A Focus on Ultra HDIJune 5, 2023 | Nolan Johnson, I-Connect007
Estimated reading time: 2 minutes
John Johnson is relatively new to American Standard Circuits, but definitely not new to the technology. In fact, he was hired to focus on business development for ultra-high-density interconnects. John explains more about the process and where it’s taking ASC.
John, how do you define ultra-high density?
I define it as ultra-fine lines, small microvias, sub-4-mils; layer count can vary depending on what the needs are. It can be stacked microvias, multiple stacks up to four, maybe a little bit greater than four—any layer type of technologies.
What's the ASC technology roadmap to UHDI? What do you have and what do you still need? What are the customers asking for?
American Standard became a licensee of Averatek's technology—which is the A-SAP™ process—about a year and a half ago. During that time, ASC has been getting up to speed and running the technology, looking at business, and bringing in commercial opportunities.
Before joining American Standard, I worked for Averatek and had multiple years of experience with the technology; I spent time working on installations at a variety of printed circuit board manufacturing sites. When I came here, it was natural to get that process to the next level. We're now building a lot of test vehicles, prototypes, commercial orders that are quickturns with smaller requirements.
Now we are looking at adding ultra-fine vias. We've done some copper filling on 4-mil diameter through-holes as well.
ASC has been using outside sources for laser. But as we get into this, it's beneficial to have our own laser in-house, so we've recently put in a purchase order to get a brand-new laser drill. We have quite a bit of capital acquisition right now. We've refreshed our strip/etch/strip line (SES), and our inner layer etch/strip line with vacuum etching technology.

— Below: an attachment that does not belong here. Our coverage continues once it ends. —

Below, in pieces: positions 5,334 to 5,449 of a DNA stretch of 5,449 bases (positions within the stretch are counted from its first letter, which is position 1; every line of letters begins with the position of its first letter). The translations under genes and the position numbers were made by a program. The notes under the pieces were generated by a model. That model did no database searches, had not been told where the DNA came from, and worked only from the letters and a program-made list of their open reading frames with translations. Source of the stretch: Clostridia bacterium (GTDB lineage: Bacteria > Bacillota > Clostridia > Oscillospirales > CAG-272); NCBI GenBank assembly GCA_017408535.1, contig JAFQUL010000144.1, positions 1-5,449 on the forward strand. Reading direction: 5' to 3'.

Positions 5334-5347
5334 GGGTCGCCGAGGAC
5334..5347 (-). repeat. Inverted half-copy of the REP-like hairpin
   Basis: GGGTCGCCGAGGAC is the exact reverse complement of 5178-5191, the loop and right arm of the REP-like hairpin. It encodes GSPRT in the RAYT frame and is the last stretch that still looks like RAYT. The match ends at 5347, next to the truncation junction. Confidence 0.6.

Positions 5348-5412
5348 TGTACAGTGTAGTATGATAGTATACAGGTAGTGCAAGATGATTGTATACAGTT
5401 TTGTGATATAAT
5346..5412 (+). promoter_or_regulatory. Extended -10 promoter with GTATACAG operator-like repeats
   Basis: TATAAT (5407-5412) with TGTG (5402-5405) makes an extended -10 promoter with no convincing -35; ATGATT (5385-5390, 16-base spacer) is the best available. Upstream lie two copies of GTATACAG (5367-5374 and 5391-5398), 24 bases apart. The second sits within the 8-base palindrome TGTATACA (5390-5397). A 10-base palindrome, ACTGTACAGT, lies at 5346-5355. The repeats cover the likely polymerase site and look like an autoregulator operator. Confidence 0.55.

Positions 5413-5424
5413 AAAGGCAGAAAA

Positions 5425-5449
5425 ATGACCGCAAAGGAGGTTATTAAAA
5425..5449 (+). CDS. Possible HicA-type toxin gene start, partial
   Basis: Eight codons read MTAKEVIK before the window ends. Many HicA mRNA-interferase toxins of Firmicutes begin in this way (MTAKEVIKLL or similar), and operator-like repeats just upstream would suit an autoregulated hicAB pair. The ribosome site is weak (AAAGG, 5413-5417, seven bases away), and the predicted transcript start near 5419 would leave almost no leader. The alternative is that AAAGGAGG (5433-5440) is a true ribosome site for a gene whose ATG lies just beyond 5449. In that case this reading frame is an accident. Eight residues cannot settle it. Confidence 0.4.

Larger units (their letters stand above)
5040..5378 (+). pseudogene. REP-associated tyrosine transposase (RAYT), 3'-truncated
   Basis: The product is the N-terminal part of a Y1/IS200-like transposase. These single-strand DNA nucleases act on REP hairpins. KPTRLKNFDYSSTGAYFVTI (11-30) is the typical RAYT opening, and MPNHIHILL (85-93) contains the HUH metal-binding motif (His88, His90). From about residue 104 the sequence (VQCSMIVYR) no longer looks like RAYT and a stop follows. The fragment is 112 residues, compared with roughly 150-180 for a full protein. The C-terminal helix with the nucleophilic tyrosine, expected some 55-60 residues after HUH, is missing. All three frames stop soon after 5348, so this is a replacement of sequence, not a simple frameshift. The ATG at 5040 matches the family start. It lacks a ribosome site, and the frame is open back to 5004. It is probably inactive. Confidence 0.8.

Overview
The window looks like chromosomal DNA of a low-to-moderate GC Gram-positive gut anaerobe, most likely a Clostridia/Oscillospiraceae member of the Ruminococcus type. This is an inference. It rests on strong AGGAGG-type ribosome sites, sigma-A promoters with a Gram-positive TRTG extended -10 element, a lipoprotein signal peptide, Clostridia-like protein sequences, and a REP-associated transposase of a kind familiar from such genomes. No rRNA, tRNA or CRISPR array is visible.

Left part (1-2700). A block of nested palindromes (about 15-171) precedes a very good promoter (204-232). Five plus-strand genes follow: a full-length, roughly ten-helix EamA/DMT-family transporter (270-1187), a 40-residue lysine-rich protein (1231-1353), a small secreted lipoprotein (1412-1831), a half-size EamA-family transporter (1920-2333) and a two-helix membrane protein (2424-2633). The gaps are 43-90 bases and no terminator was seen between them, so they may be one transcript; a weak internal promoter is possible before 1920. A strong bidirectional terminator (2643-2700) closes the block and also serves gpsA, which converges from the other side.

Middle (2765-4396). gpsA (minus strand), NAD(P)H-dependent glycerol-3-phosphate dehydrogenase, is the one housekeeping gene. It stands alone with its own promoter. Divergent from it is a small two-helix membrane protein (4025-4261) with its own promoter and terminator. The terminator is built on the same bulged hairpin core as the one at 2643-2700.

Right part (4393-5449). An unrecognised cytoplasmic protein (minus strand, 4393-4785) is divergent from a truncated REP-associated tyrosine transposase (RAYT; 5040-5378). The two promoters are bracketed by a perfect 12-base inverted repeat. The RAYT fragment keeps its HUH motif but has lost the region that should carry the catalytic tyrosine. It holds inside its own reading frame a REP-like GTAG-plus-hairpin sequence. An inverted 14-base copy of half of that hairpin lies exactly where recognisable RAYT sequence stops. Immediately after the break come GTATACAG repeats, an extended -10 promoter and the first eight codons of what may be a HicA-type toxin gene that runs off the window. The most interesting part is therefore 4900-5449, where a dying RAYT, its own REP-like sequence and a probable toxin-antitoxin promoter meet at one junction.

Of all these changes, which ones are directly related to UHDI? An additive process is critical to get those sorts of dimensions in a laser drill. Which pieces are necessary to support getting to UHDI?
In a sense, they all are necessary to getting there. We have been getting into other aspects where you have embedded capacitors and resistors. We’ve been working quite closely with the folks at Quantic in terms of the Ticer materials and the OhmegaPly® materials as well.
It all must come together because ultra HDI needs many different aspects. The Averatek process that we're using as our vehicle to get to ultra-fine lines is the cornerstone. But you can't do fine lines without ultra-fine vias. We've added copper filling ability for our microvias and we've been upgrading our plating lines. We're moving to insoluble anode technology with special brighteners and levelers to control the plating distribution better from surface to the via; there are many pieces that make ultra HDI.
To read the rest of this interview, which appeared in the May 2023 issue of PCB007 Magazine, click here.
Panasonic’s Darren Hitchcock spoke with the I-Connect007 Editorial Team on the complexities of moving toward ultra HDI manufacturing. As we learn in this conversation, the number of shifting constraints relative to traditional PCB fabrication is quite large and can sometimes conflict with each other.
MKS’ Atotech, a leading surface finishing brand of MKS Instruments, will participate in the upcoming IPCA Expo at Bangalore International Exhibition Centre (BIEC) and showcase its latest PCB manufacturing solutions from September 13 – 15.
Flexible circuit applications can be as basic as furnishing electrical interconnect between two conventional circuit board assemblies, or to prove a platform for placing and interconnecting electronic components. During the planning and pre-design phase of the flexible circuit, there will be several material and process related questions that need to be addressed. Most flexible circuit fabricators welcome the opportunity to discuss their customers’ flexible circuit objectives prior to beginning the actual design process.
Electronics are continually evolving, driven by innovations in printed circuit board technology. Flexible PCBs have emerged as a revolutionary force, reshaping the PCB industry and influencing the design and functionality of countless electronic devices. Some believe that flexible PCBs are a relatively newer technology, but as we will see, that is not true. Since I’m an instructor, here’s a short history lesson on how we got here and what we can expect.
Can digital and/or high throughput manufacturing be applied to circuit boards? Can stretchable electronics be produced without sacrificing processing capabilities?